Without the aid of cue cards or a script, Stewart does what only truly gifted performers can do - think quickly and be funny.
Someone asks him why he co-wrote the bestselling America (The Book): A Citizen's Guide to Democracy Inaction, a faux government textbook.
"I'm Jewish and Jews control the media," he says.
One woman talks about the joys of blogging. Stewart rolls his eyes.
"Sounds like a crack problem," he says. "I don't know what you just said."
Another person wants to know why the letters on the TeleprompTer are so big.
"I can't read and the show is done phonetically," Stewart responds quickly.
It's easy to miss The Daily Show's West 54th Street headquarters/studio - a mere four blocks from my old high school, by the way - because it's inside a nondescript, two-story, burgundy-brick building.
30 Rock, it's not. A tiny blue awning that simply says The Daily Show with Jon Stewart is the only hint that an actual TV show studio exists inside.
It's two hours before showtime on a balmy fall afternoon. Folks are already starting to line up.
For the 20 or so fans waiting early, Jack McGee, the show's head of security, has a very important message.
"Anyone who has to use the restroom please line up in front," McGee says in a whispery, thick-as-mustard Noo Yawk accent. "Once you get inside, you won't be able to go."
McGee looks like an interesting character. He's tall and balding. His eyes dart around a lot, so you know he doesn't miss much. I learn McGee has been the head security guy since the days when snarky Craig Kilborn ran the place.
"I've only missed one week since I've been here," McGee says proudly.
I wonder how the audience for the show has changed over the years.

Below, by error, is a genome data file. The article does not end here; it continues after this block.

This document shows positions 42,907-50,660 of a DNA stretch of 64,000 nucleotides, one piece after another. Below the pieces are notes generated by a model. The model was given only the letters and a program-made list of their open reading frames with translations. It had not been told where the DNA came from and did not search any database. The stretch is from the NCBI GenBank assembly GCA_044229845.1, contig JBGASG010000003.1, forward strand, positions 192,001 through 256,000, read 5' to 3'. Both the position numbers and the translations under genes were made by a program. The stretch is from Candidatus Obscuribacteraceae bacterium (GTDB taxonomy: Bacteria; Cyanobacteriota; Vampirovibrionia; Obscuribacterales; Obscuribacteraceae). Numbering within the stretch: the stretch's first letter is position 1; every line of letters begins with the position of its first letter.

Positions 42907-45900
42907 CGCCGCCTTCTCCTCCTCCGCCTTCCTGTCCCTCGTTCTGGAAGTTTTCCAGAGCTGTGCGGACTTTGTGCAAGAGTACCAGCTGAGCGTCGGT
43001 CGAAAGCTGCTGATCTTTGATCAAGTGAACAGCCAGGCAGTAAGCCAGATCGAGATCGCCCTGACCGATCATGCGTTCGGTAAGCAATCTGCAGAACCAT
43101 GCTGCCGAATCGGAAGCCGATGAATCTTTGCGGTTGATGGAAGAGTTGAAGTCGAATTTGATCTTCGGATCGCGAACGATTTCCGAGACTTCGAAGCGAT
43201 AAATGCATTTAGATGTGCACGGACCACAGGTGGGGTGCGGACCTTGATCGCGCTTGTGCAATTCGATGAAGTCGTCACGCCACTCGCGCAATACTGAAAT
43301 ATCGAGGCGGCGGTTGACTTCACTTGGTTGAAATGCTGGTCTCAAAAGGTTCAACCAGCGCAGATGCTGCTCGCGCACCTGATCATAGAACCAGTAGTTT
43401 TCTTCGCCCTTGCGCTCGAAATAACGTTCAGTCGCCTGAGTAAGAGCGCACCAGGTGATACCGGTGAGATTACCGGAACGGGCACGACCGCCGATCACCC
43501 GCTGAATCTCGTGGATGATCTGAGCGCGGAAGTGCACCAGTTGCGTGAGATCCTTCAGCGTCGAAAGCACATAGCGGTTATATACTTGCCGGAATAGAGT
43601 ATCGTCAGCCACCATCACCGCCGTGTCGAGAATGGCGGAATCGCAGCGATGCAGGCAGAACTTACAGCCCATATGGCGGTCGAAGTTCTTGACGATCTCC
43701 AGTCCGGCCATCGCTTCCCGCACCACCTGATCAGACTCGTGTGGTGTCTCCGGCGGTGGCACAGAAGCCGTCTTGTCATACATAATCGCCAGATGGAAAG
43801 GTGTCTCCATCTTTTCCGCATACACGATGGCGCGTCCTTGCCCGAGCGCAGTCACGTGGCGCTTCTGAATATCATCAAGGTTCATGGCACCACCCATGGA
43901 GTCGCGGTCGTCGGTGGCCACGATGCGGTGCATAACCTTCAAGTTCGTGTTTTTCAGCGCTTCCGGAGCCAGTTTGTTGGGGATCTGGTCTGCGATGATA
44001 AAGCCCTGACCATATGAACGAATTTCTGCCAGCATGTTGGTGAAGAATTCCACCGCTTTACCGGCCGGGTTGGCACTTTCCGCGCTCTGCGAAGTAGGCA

"In the beginning, it used to be older people," he says. "Today it's more or less people between 18 to 34. The kids today are more interested in politics than they used to be."
McGee looks like a no-nonsense kind of guy you don't mess with. A few Daily Show fans have found that out the hard way over the years.
"I've had to straighten people out when they find out they're not getting in," he says matter-of-factly.
"I'd rather not discuss it, but they've been taken care of. You know, you get a couple of young kids who come in with a few drinks in 'em. Sometimes they get in and start acting up, go inside the bathroom and do some blow. But I catch 'em and take care of it."
If there was any doubt about Stewart's broad-based appeal, it's on full display today.
I see young women in eye-catching low-riders. Older, Wall Street-type guys in suits and ties. I see one lady in a wheelchair and two women journalists from Germany. I see hip Gen-Xers on $200 camera cellphones and kindly looking grandmothers who can remember when Jack Paar hosted The Tonight Show and when movie tickets cost $1.
Frances Helen Guest, 79, has been to The Daily Show twice and agrees with everything Stewart says. "He can really see through things and some of the shams that we're being fed," she says. "And I'm tired of the shams. I want a little truth to come out. I want somebody to see some of the things I see and Jon does that for me."